Walker Review frequently asked questions (FAQs)
What is the Walker review?
The Walker Review of Corporate Governance of UK Banking Industry was announced on 9 February 2009, and is one of a range of actions taken by the Government to reform and strengthen financial institutions in the wake of the financial crisis. Sir David Walker was asked to conduct a review of the corporate governance of banks and other financial firms, to recommend how financial institutions can better equip themselves to respond to lessons learnt from the crisis.
What does the Review cover?
The review examines corporate governance in the UK banking industry and makes recommendations on:
- the effectiveness of risk management at board level, including the incentives in remuneration policy to manage risk effectively;
- the balance of skills, experience and independence required on the boards of UK banking institutions;
- the effectiveness of board practices and the performance of audit, risk, remuneration and nomination committees;
- the role of institutional shareholders in engaging effectively with companies and monitoring boards; and
- whether the UK approach is consistent with international practice and how national and international best practice can be promoted.
What will the Review achieve?
The Walker Review, along with other reforms, will strengthen the UK’s financial system and help to prevent future crises. Once in place, the changes recommended in the Review will strengthen bank boards and enable them to better challenge the executive management team, improving risk management and reducing the potential to encourage excessive risk-taking.
Specifically, remuneration committees will have to take responsibility for firm-wide pay policy, establish better pay structures with longer deferral periods, and control the risk that remuneration structures encourage excessive risk-taking. There will be greater disclosure of remuneration for ‘high end’ bank staff and clearer links between performance and pay. The Review will ensure more effective, timely engagement between investors and bank boards, and improved ability for institutional investors, individually and collaboratively, to hold bank boards accountable for their performance.
Boards will have greater assurance that they have the necessary oversight and control of risk management via more independent risk management functions. They will receive better quality information, and will be better able to scrutinise the information they receive.
Institutional investors – who are largely the ultimate owners of the banks – will be encouraged to devote more attention and resource to assessing a fund manager’s ability to engage effectively with the boards of companies they are investing in.
Has Walker gone further than in his interim report?
Yes, the Review pushes for further reform in several areas:
- disclosure of remuneration will be mandatory – instead of the suggested ‘comply or explain’ approach;
- the threshold for remuneration disclosure will be £1m, which will be lower in many cases than the initial proposal of using ‘median executive board’ as a threshold;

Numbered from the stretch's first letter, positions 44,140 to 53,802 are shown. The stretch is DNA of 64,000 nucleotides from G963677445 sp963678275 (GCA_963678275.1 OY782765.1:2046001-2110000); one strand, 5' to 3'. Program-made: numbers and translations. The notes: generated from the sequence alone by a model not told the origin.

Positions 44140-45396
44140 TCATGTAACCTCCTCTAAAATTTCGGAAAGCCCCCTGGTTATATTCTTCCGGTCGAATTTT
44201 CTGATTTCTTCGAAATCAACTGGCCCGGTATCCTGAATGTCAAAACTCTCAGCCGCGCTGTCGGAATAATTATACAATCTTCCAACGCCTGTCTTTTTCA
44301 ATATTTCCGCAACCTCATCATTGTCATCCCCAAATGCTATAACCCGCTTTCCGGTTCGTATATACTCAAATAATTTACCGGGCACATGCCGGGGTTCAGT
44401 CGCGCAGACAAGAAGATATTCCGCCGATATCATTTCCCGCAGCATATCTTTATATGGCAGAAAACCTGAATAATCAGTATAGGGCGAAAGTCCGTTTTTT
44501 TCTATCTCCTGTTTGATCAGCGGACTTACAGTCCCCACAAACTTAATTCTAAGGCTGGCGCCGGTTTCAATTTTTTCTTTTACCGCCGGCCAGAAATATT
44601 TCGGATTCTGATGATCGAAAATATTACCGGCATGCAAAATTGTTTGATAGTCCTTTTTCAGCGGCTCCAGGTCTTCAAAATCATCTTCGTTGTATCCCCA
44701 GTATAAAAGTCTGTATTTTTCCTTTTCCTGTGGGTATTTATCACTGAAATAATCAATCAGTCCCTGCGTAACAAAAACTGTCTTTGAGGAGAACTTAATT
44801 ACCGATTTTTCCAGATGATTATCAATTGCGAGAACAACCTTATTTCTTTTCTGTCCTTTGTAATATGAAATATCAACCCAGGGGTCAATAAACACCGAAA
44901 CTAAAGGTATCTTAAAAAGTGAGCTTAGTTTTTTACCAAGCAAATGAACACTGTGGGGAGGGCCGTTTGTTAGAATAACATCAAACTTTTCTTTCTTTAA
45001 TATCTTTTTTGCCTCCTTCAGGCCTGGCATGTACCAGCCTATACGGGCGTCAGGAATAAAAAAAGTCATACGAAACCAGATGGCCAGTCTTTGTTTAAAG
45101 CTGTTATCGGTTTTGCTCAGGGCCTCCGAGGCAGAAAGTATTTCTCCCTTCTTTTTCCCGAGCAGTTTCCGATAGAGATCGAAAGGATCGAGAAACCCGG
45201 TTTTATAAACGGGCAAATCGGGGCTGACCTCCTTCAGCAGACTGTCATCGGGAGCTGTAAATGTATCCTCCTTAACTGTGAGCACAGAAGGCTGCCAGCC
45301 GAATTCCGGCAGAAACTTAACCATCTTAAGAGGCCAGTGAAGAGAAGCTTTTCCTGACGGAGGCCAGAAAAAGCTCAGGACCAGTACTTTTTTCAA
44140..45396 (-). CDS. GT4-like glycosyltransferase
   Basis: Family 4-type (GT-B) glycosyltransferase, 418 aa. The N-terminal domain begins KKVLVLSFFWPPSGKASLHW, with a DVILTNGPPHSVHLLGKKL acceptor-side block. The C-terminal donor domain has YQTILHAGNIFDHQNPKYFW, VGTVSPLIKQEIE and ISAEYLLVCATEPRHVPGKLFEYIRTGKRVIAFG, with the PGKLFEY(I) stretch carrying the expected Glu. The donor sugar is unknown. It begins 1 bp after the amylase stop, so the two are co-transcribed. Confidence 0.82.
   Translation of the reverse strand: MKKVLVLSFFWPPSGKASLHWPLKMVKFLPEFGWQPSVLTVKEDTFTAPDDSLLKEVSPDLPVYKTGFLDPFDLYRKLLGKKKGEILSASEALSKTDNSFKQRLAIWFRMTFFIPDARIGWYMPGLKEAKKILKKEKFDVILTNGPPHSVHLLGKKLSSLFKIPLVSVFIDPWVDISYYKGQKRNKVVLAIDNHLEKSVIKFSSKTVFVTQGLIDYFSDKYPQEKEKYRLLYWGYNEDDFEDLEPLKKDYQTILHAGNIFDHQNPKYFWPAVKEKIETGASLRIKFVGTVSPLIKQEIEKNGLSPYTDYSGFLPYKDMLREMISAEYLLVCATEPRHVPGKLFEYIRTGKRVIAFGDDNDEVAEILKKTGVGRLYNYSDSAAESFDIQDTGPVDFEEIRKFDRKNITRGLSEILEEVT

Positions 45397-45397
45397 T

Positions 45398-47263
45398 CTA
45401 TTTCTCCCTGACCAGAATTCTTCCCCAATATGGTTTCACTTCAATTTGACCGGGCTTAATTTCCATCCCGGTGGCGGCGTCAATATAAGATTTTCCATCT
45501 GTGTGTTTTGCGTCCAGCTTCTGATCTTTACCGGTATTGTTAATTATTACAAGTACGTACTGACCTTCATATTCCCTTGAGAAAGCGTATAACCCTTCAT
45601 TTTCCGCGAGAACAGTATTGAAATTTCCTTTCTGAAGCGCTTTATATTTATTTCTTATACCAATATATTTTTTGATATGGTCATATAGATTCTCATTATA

- pay bands will be set for disclosure;
- information on remuneration by business activity will be disclosed;
- all enhanced benefits, not just enhanced pension benefits, will be disclosed;
- there will be consultation on incorporating the Review’s pay deferral recommendations into the Financial Services Authority (FSA) remuneration code;
- there will be independent oversight of the Stewardship Code on shareholder engagement, by the Financial Reporting Council (FRC);
- independent monitoring of engagement disclosures by fund managers under the Stewardship Code is proposed.
How will the recommendations come into force?
The Government has already taken first steps to implement the Review’s remuneration disclosure recommendations, through the Financial Services Bill, which is currently going through Parliament. The Government will need to consult on, and take regulations under the power through Parliament. This process is expected to complete in late 2010. Other recommendations will be implemented quickly, working closely with other relevant bodies, including the FRC and the FSA.
How does the UK compare to other countries?
The UK has gone further and wider than any other country in pursuing these reforms, and we will continue to pursue all options to put an end to the practices that contributed to the financial crisis.
In agreements with the Government, UK and international banks have confirmed their commitment to the FSA Rule on remuneration, which comes into force on 1 January 2010 and which is in line with the G20 agreement, setting global standards for the implementation of the Financial Stability Board’s remuneration principles. This will mean that the UK will be the first country to deliver on the G20 principles on bonus controls for the 2009 performance year - no country has moved faster.
The UK Government continues to work internationally to secure consistent implementation of reforms via the Financial Stability Board standards.
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